According to the NY Post this week, union wages and benefits aren’t the only reason private contractors in NYC are avoiding the use of union construction labor.  The real cost of union labor is in the entanglement of work rules, featherbedding, unproductive practices and jurisdictional disputes that slow down and often halt work while non-union sites are free of these problems.

“Quarrels between unions over jurisdiction — which crafts are entitled to perform which tasks — have been bitterly contentious since the start of collective bargaining. Iron, steel, glass and reinforced concrete — the basic materials of any skyscraper — all became targets of early battles that continue today.

Plasterers, bricklayers and cement finishers fought among themselves over laying the concrete; lathers and ironworkers fought over reinforcing bar (rebar). Then innovation last century ushered in arguments between carpenters and sheet-metal workers over installing metal window frames, doors and trim.”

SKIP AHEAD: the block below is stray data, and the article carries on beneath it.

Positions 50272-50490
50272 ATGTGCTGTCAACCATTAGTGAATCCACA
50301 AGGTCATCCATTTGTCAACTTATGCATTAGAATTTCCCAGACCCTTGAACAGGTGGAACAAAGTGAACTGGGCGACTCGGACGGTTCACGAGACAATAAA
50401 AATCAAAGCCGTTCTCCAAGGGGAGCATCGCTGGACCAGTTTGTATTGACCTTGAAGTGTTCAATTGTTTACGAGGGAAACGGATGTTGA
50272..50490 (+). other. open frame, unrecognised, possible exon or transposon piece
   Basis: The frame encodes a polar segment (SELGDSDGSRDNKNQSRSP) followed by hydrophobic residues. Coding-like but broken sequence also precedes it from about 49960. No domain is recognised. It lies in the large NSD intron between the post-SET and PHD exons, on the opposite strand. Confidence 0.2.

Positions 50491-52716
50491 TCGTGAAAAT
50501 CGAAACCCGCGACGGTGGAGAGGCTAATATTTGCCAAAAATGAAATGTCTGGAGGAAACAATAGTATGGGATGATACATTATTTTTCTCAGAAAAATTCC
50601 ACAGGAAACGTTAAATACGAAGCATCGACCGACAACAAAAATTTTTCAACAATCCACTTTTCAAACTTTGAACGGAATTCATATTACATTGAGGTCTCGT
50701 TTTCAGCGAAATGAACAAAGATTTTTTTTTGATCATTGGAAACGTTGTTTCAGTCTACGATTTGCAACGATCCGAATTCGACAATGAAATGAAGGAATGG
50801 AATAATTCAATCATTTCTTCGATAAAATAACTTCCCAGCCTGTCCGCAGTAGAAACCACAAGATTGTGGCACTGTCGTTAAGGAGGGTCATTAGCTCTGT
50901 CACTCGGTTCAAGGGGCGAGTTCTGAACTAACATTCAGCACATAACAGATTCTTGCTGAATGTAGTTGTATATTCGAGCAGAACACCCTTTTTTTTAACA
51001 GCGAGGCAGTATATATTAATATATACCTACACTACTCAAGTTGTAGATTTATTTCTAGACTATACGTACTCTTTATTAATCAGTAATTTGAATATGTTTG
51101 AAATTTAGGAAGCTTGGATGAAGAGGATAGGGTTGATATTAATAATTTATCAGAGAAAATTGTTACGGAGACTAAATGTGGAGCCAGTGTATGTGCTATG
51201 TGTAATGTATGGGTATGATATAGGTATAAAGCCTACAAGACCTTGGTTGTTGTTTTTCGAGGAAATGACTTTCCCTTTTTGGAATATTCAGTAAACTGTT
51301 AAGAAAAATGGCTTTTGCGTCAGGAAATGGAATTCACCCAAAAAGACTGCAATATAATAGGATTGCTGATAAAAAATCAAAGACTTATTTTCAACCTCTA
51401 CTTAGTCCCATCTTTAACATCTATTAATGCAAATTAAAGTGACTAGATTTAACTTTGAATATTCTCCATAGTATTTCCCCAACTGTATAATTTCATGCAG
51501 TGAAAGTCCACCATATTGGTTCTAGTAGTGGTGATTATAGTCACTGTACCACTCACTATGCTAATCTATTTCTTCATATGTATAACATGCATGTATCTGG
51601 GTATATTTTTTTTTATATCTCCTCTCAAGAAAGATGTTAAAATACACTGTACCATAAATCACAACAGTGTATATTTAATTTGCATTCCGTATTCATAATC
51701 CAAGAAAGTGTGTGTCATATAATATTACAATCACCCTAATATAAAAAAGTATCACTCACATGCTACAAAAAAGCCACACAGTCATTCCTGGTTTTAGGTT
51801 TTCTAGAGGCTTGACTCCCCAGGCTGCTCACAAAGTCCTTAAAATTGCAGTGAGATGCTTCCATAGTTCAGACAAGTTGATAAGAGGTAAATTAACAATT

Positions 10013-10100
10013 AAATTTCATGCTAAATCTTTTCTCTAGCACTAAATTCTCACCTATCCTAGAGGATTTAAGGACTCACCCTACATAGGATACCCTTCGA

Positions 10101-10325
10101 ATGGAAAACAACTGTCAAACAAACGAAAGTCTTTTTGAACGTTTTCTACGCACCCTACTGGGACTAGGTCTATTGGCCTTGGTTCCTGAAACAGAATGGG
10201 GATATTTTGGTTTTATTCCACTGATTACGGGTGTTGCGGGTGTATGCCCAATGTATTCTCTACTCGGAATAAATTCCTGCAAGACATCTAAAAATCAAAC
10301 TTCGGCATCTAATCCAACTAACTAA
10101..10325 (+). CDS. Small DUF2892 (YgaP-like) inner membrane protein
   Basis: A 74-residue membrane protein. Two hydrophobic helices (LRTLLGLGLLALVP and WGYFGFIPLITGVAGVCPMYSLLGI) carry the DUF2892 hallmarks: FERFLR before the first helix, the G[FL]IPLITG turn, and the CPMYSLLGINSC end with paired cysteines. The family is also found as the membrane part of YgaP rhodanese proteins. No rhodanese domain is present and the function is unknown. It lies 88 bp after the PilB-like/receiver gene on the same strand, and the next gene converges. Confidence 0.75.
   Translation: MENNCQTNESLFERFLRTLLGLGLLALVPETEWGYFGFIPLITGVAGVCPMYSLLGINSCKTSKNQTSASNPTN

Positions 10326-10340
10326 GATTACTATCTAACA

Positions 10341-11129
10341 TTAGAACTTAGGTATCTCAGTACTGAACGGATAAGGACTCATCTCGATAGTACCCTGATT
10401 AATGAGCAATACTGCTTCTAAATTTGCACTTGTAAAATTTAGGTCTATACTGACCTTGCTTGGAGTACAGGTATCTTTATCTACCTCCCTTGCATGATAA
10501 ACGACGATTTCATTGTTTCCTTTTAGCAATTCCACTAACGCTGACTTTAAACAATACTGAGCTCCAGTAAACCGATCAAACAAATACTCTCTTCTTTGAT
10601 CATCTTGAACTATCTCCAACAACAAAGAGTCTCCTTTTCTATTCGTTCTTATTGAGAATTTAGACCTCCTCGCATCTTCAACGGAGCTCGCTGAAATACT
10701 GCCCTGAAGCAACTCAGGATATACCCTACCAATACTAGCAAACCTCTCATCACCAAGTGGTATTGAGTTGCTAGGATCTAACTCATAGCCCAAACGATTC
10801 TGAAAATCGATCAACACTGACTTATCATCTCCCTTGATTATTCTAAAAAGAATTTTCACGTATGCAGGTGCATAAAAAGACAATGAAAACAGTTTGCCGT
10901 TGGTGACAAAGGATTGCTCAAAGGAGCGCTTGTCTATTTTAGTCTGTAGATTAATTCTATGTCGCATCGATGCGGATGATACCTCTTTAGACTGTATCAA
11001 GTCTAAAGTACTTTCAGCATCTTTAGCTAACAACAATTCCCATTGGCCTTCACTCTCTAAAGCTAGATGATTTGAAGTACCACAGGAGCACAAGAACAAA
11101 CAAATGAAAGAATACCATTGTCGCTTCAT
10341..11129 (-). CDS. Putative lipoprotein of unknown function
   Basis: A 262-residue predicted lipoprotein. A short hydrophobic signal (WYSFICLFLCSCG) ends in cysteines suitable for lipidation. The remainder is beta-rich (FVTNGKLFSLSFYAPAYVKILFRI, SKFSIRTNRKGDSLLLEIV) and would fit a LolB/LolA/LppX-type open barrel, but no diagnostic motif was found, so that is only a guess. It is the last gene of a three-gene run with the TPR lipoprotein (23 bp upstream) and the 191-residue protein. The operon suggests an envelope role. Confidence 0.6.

These inter-union conflicts have prevented the introduction of innovative cost-saving techniques and have driven expensive sabotage and vandalism by warring unions.  In sharp contrast, contractors who employ non-union labor are free to choose equipment, materials and tools, move work between craft units and choose whether or not to build components off-site.  Union free contractors are also free to stagger work shifts and use a forty hour work week to calculate overtime.

According to Julia Vitullo-Martin, a senior fellow at the Regional Plan Association, if unions would agree to end all turf wars and accept a few simple work rule changes, union labor would cost only 10% over non-union labor and thousands of unionized construction workers could be put back to work.